Ironically, the IDF itself has concluded that far from constituting effective deterrence, the policy of punitive demolitions actually inflamed an already combustible environment. To add to the irony, the military committee that concluded thus was convened by Defense Minister Moshe Yaalon, then-Chief of Staff, the very one now overseeing the reinstating of that failed policy. Indeed, it was Ya’alon himself who ended punitive demolitions in 2005. The return to punitive demolitions, which officially have no positive impact on either political policy or security, is therefore the exercise of raw, atavistic violence, unfocused revenge against suspects not yet tried or convicted (Hijazi was killed hours later near his home, supposedly because he resisted arrest) and innocent family members and neighbors – part of a broad policy of repression unlinked to any political process that may resolve the conflict.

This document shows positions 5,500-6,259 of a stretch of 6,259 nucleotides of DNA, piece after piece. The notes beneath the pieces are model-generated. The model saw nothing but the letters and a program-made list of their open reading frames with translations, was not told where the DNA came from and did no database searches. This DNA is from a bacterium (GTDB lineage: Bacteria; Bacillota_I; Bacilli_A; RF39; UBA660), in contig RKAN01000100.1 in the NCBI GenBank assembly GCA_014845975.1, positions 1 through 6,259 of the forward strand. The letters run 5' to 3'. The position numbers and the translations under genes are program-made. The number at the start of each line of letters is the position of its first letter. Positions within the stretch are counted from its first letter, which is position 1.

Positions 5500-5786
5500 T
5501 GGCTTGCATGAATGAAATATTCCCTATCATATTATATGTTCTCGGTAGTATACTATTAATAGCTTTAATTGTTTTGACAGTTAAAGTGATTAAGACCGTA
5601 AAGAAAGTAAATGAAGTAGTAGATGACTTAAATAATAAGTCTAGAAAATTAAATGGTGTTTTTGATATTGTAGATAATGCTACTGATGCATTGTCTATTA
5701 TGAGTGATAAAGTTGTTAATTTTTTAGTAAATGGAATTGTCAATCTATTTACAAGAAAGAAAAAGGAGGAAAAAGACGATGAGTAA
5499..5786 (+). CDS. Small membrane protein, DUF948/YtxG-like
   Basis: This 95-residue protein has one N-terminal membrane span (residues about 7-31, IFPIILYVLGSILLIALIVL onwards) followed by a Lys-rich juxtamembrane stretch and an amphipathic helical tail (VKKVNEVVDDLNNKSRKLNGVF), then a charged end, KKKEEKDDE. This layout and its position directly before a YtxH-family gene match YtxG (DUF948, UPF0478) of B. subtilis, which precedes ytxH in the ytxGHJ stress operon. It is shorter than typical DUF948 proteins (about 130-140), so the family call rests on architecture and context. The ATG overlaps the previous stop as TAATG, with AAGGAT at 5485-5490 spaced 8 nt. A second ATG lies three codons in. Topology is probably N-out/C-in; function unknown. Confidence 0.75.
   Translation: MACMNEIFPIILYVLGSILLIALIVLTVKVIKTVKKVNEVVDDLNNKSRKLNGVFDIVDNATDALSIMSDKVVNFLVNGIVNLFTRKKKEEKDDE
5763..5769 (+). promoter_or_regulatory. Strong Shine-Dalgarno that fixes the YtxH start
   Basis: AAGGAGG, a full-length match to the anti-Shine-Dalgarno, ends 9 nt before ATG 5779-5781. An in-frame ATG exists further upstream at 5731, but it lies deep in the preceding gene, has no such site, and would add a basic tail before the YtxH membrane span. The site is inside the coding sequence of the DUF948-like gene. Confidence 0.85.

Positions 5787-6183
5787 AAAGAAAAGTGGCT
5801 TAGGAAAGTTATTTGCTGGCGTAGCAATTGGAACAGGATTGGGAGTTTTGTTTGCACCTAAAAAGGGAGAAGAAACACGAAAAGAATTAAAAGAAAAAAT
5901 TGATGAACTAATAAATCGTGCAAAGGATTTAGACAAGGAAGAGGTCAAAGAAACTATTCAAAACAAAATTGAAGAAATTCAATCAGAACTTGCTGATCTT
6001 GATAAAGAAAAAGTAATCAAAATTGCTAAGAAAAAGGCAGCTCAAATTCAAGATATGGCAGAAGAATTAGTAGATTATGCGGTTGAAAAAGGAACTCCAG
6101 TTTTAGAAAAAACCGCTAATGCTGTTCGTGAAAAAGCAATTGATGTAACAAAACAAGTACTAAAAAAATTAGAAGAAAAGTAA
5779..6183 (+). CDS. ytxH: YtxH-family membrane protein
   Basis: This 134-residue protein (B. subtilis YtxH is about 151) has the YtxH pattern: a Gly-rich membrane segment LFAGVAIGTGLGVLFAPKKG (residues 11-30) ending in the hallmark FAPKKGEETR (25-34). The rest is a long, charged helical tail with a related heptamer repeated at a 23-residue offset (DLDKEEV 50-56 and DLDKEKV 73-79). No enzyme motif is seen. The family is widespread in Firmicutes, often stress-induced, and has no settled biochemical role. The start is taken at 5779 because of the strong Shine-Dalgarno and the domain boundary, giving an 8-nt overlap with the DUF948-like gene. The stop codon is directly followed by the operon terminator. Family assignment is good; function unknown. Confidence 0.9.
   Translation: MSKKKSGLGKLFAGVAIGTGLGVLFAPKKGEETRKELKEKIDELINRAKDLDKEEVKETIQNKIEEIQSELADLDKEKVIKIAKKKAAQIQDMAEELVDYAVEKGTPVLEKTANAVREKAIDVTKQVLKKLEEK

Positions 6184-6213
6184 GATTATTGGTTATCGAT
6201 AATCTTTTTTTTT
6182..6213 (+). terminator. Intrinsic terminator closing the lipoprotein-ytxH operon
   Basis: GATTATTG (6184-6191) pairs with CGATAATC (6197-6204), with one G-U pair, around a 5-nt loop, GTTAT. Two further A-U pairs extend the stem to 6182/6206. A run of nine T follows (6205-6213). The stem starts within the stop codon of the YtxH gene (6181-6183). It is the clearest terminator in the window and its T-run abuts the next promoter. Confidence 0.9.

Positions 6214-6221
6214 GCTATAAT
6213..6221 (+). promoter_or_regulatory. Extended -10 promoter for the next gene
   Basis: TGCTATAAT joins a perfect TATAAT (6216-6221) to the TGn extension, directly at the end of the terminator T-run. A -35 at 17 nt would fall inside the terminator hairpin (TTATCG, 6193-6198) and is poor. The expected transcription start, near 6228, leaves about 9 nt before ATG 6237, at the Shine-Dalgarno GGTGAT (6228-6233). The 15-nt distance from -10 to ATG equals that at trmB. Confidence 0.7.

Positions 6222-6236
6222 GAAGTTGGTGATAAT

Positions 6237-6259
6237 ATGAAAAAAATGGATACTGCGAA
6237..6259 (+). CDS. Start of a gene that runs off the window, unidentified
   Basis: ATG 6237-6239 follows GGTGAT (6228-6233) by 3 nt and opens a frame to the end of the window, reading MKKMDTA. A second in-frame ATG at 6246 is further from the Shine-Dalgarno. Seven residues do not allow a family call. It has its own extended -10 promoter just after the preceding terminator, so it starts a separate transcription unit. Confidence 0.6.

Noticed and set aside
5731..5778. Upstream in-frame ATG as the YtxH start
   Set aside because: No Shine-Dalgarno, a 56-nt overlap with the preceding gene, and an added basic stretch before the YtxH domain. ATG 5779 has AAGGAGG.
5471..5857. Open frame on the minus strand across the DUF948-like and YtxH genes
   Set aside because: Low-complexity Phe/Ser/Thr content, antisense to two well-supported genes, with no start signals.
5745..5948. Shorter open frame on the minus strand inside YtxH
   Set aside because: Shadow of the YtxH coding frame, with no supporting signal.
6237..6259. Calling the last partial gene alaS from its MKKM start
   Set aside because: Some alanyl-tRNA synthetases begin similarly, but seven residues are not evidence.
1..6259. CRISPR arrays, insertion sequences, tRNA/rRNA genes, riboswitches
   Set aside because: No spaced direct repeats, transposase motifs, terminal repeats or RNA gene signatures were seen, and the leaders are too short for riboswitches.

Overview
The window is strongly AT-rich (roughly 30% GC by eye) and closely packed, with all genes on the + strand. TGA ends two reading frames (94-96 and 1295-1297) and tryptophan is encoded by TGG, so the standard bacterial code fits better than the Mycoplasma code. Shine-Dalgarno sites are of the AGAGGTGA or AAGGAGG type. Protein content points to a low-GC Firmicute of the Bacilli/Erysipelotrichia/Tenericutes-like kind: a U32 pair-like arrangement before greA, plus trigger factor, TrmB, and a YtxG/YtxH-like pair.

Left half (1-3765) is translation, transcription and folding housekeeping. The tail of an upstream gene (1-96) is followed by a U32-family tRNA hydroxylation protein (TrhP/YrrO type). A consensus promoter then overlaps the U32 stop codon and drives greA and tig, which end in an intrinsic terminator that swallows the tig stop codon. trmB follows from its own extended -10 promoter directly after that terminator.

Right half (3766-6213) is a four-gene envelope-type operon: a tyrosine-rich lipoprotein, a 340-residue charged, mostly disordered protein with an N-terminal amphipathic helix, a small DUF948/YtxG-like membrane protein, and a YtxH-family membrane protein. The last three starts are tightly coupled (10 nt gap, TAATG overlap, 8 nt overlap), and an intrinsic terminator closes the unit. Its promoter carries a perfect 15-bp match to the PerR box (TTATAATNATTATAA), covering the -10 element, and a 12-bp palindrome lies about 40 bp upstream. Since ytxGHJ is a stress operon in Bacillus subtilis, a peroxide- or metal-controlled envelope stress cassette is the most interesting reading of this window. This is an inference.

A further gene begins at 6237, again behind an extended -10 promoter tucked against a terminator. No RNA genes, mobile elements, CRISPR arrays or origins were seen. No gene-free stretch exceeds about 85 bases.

Not only do punitive demolitions violate the basic principle of due process of law, the home in question belonging only to a suspect, but the targeting and punishing of a suspect’s family members innocent of any crime through the demolition of their home constitutes collective punishment, a violation of Article 33 of The Geneva Convention relative to the Protection of Civilian Persons in Time of War (the Fourth Geneva Convention). That Article reads: “No persons may be punished for an offense he or she has not personally committed,” and it defines collective punishment as a war crime. Needless to say, punitive demolitions are only applied when the attacker is a Palestinian and the victim is a Jew; neither IDF or settler violence towards Palestinians is punishable, certainly not by demolishing Israeli Jewish homes.